France and Frankfurt

Over the past two years, financial markets have turned the spotlight on a succession of countries, turning each into the epicenter of a seemingly perpetual European financial earthquake. But politicians always recognized that the heart of the European project was the relationship between France and Germany. Is that relationship now in jeopardy?

PRINCETON – Over the past two years, financial markets have turned the spotlight on a succession of countries – Greece, Ireland, Portugal, Spain, and Italy – turning each into the epicenter of a seemingly perpetual European financial earthquake. But politicians always recognized that the heart of the European project was the relationship between France and Germany. Is that relationship now in jeopardy?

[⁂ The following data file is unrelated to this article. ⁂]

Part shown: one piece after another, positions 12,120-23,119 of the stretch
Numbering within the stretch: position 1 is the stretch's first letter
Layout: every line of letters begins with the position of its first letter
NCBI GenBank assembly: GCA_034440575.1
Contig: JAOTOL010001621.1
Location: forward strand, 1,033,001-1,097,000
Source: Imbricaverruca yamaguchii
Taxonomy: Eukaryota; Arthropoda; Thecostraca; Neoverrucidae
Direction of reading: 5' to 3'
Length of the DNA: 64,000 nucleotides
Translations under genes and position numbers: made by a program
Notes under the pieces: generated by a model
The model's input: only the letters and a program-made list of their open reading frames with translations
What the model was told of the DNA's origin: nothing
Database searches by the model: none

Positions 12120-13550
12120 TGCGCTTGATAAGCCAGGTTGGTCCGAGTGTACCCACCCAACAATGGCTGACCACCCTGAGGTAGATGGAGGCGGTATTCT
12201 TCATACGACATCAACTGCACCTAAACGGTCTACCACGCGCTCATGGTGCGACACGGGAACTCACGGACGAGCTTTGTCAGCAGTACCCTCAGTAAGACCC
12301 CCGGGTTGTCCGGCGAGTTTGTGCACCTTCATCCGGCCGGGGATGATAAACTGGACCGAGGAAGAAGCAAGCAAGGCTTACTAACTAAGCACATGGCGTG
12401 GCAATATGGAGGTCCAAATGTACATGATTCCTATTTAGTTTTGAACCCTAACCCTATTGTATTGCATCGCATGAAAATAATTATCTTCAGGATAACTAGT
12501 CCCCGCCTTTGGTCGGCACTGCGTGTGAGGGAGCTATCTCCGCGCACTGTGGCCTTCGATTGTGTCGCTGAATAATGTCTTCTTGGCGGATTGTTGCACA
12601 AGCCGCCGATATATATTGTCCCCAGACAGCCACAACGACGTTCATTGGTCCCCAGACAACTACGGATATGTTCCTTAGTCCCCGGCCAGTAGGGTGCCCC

There is a falling-domino argument that suggests that the crises on Europe’s periphery will have a knock-on effect on the Franco-German core. France, in the aftermath of a property and asset-price bubble, is vulnerable to some of the same combination of banking and public-finance problems. Indeed, now France’s presidential election has politicized the link between peripheral dominos and Europe’s French heart.

In his final campaign rally before the first round of the presidential election, Nicolas Sarkozy stood in front of a banner proclaiming “la France forte,” or strong France. For much of his audience, Sarkozy’s head obscured the “e” in France, so that the slogan looked more like “franc fort,” or strong French franc – which sounds like nothing if not “Frankfurt,” the German financial center that is the seat of the European Central Bank.

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